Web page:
Pictured above: Danielle Levsky/Photo: Matthew Gregory Holis
Before my photoshoot, photographer Matthew Gregory Holis and I talked about our romantic relationships and traveling to different parts of the world, all while drinking some apple brandy I brought as an exchange for his art.
He put some David Bowie while I picked out my first outfit for the shoot. The music shifted to PJ Harvey while he set up the flashlights.
“There’s no wrong answer,” Holis told me as I tried to find a comfortable pose. “If there’s any kind of pose you wanna do, let me know.”
I told him I like to be led, but I also liked to make suggestions, that I liked to figure things out as they go.
And my hope was to use the fog machine.
Matthew Gregory Holis has been a photographer for 20 years, and his process has always been iterative.
He has taken photos for Synapse Arts Collective, a Chicago-based performance group that utilizes a laboratory approach to creating new dance and dance-theater works. He also took promotional images for a performance titled Ash/leigh.
“The performance was as haunting and disturbing as the pics turned out,” Holis said of the experience. “It was awesome!”
He’s also photographed for various dance and theater companies around Chicago, including The Inconvenience’s Fly Honey Show, an evening of cabaret-style performances brought together to inspire desire and celebrate the skin people are in.
The Flashlight Project started in the fall of 2017. Holis invited anyone with a creative spirit to join him in his studio and trade “time” for “prints.”
“I’m more interested in getting together and improvising some ideas,” Holis said. “Half the fun is making it up as we go. It’ll be fun!”
Holis was first entranced by a friend’s dance performance that was entirely lit by flashlight. He photographed the performance and was stunned by how the pictures turned out. The flashlights were small and produced a large amount of light on the five people moving on stage. It didn’t initially occur to him that it was something he could use in his own photography work until he saw an article about fashion photographer Paolo Roversi, who used giant, magazine lights to “paint the models.”
“l looked at his work and thought, it’s beautiful, it’s crude and it’s rough,” Holis said. “Those are the things that appeal to me in other people’s photography.”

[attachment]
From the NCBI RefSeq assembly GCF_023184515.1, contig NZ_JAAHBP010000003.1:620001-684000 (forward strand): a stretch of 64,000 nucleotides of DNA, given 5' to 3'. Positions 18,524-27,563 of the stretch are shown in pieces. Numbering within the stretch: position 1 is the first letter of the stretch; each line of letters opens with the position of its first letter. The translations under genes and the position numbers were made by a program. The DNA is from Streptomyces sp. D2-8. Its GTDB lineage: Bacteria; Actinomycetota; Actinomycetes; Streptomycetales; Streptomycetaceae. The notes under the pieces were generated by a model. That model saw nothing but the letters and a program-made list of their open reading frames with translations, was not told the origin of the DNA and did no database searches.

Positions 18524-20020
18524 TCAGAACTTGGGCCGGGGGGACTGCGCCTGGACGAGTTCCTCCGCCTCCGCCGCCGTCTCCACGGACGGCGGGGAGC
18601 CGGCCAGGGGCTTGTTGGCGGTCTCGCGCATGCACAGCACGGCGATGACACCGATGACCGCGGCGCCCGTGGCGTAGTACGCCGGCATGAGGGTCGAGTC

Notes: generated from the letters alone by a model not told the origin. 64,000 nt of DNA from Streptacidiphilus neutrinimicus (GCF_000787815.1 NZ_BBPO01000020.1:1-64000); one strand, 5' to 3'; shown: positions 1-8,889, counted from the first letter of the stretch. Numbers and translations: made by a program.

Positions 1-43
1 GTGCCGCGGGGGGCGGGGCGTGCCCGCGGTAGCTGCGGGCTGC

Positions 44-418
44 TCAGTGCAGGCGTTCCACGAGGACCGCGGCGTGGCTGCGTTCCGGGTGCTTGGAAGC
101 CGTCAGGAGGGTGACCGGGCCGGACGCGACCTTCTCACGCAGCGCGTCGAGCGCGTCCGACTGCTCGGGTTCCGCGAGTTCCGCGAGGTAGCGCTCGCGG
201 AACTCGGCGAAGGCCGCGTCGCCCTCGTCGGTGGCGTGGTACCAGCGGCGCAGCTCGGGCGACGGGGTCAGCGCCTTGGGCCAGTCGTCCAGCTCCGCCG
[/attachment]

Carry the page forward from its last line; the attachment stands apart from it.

Combining Roversi’s idea to use lights with the efficient and inexpensive idea to use LED lights based on the dancers’ performance, Holis started the Flashlight Project. Now, he has eight different LED lights for different purposes. Sometimes, he puts colored gels on them to emphasize and get color on a certain part of the photo.
“My philosophy was thinking that if I’m using a basic tool, like a flashlight, then I would use simple things that I can find around the house,” Holis said.
He found liquor bottles to use, forks and spatulas, dead flowers, and Christmas ornaments. Everything that was found around the house was an experiment, an opportunity. Sometimes, as he did the photoshoots, he was reminded of the scrappy and experimental theater scene of the 1980’s, making art out of limited resources in a black box and allowing others to have full use of their imaginations.
“A little bit off is great,” Holis told me as he snapped more photos. “Feel it in your eyes. That’s great. Good good good. I see the sparkling!”
He was so encouraging. We stopped for a moment so we could take a look at the photos. I was admittedly nervous to see them; I had a knack for making the strangest expression in photos when I was at all distressed. But I looked onto his camera screen and gasped. I thanked him for making me look beautiful.
“That is you, my friend!” he said cheerfully, and without skipping a beat, pointed to one particular photo. “Let’s play a little more with that, in and out of that light. This thing produces a weird light and it shows a new way. Good, yes, good.”
I felt more comfortable after seeing the first batch of photos. As I switched from position to pose, I asked him about the music he was playing for us, about his first musical experiences.
“The very first concert I ever paid to go see was Bjork’s band,” he said to me, then shifted gears. “Move forward just a little bit… Yeah good! Turn your body.”